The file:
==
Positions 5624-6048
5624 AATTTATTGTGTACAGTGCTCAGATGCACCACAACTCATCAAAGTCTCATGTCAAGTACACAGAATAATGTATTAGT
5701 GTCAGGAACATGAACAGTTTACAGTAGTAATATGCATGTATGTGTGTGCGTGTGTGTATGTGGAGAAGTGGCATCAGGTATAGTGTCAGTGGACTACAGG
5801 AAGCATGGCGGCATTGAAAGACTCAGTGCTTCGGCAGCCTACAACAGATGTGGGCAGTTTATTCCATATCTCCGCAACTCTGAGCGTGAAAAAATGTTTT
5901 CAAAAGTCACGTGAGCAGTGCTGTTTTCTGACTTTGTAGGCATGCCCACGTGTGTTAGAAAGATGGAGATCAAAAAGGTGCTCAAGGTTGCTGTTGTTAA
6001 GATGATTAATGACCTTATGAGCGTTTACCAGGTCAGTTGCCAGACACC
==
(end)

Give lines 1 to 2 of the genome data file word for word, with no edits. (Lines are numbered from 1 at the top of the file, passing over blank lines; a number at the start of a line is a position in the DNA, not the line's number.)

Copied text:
Positions 5624-6048
5624 AATTTATTGTGTACAGTGCTCAGATGCACCACAACTCATCAAAGTCTCATGTCAAGTACACAGAATAATGTATTAGT